The German airline giant Lufthansa (Deutsche Lufthansa AG) has jointly launched a blockchain competition with the global software firm SAP to stimulate blockchain innovation in the airline industry. The competition is called the Aviation Blockchain Challenge, and the two companies are looking to pilot groundbreaking ideas arising from it.

The competition should also help to encourage blockchain adoption in the airline industry as well as the logistics industry, which are part of most companies’ supply chains. The concept of using blockchain for supply chain management has been developing and spreading fairly quickly, as couriers and transit companies in general grapple with the coordination of thousands of packages and passenger flights.

In many cases, couriers and airlines already have advanced supply chain management systems in place, but more efficient collaboration between third-party airlines (for example: Lufthansa and Southwest Airlines) would be beneficial. For example, blockchain technology can be used to implement an immutable record, which hundreds of airlines can write events to without affecting each others’ entries.

Said airlines can also quickly and easily track each others’ flights on such a record (this record would be called a blockchain) and use that to make informed decisions about which flight to book to get a given customer (or cargo) to their destination quickest (or at the lowest cost). You might be thinking, why can’t this be done without blockchain? It’s just a bunch of companies talking to each other.

It can be done without blockchain, but there’s always room for improvement. If using a blockchain to do it, the following benefits can be realized:


Third-party airlines, including startups could easily access flight data without accessing Lufthansa’s internal API or database. An airline can maintain its own internal database of flight information and then write it (or whichever portions of it they see fit) to a publicly viewable blockchain (which is a form of database). That blockchain could also be accessible only to participating airlines with credentials as well. Essentially, there would be a shared database and an internal one.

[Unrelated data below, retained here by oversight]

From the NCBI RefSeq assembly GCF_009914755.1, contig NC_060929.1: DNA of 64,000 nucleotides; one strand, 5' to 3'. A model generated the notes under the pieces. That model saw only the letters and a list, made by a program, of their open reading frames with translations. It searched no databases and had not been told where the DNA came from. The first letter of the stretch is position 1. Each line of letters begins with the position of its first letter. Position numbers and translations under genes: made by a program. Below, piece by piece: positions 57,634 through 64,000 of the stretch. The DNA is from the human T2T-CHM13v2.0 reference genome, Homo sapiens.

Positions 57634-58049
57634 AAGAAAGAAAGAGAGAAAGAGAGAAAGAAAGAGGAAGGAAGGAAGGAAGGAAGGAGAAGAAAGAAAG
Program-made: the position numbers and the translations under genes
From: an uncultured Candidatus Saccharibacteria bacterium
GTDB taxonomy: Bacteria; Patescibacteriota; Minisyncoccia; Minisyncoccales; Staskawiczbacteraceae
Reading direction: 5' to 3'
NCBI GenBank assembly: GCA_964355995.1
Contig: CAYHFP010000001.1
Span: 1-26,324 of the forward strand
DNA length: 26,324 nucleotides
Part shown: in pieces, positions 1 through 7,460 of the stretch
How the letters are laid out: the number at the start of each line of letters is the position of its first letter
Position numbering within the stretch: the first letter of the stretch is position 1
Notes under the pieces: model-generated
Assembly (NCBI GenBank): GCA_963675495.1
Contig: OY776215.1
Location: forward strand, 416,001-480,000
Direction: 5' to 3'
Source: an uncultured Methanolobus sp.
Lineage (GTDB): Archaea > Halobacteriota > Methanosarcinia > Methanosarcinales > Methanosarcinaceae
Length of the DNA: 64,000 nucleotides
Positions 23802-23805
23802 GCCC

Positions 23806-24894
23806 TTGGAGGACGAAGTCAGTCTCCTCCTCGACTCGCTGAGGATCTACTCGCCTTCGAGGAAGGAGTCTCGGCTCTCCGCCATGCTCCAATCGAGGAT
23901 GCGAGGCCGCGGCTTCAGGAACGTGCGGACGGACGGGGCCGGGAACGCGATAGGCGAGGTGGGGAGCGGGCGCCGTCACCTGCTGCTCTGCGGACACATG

Theoretically, a well-implemented blockchain enables you to write to it without interfering with anyone elses’ entries or corrupting their data (thanks to the immutability of blockchains). Every airline can store a copy of that blockchain on their own nodes and help to maintain data integrity. This takes data backups to a new level!

Resistance To Data Corruption

Blockchains use hashing to verify data integrity, and for security purposes as well. A well-implemented blockchain modeled off Bitcoin’s is highly resistant to data corruption (possibly more so than any other technology) because nodes on such a blockchain network will reject entries with incorrect hashes.

Data corruption is unfortunately something that is typically detected after the damage has already been done to the affected database, but in the case of blockchain, it is preventable from the moment the corrupt data is broadcast to other nodes. The nodes will reject it.

Reduced Risk Of Data Loss

Companies are saddled with the responsibility of protecting themselves and customers from the consequences of hard drive failure, corruption and natural disasters. Considering the multiple backups that have to be made on and off site to prevent data loss (and that backups become corrupted), creating a blockchain sounds like a no-brainer!

Blockchains have a preventive approach (mentioned above) to data corruption, so Bitcoin’s blockchain for example is unaffected if one of the nodes experiences a hard drive failure or is destroyed in a fire. The owner can simply reinstall Bitcoin Core (the software nodes run) on a new hard drive or computer and it will automatically download a fresh, uncorrupted copy of the blockchain.

Obtaining Flight Data More Efficiently

This is hypothetical, but I think that blockchain might facilitate more efficient data acquisition by storing a copy of all flight data on one blockchain as mentioned above. This way, Lufthansa could get information on all airlines’ available flights and ticket prices from their own locally-stored copy of the blockchain (because nodes constantly sync blockchain data), all airlines can easily keep an up-to-date copy of all flight info from all airlines around the world). This means they can avoid sending queries out to each of the hundreds of airlines. Time can be saved because its faster.

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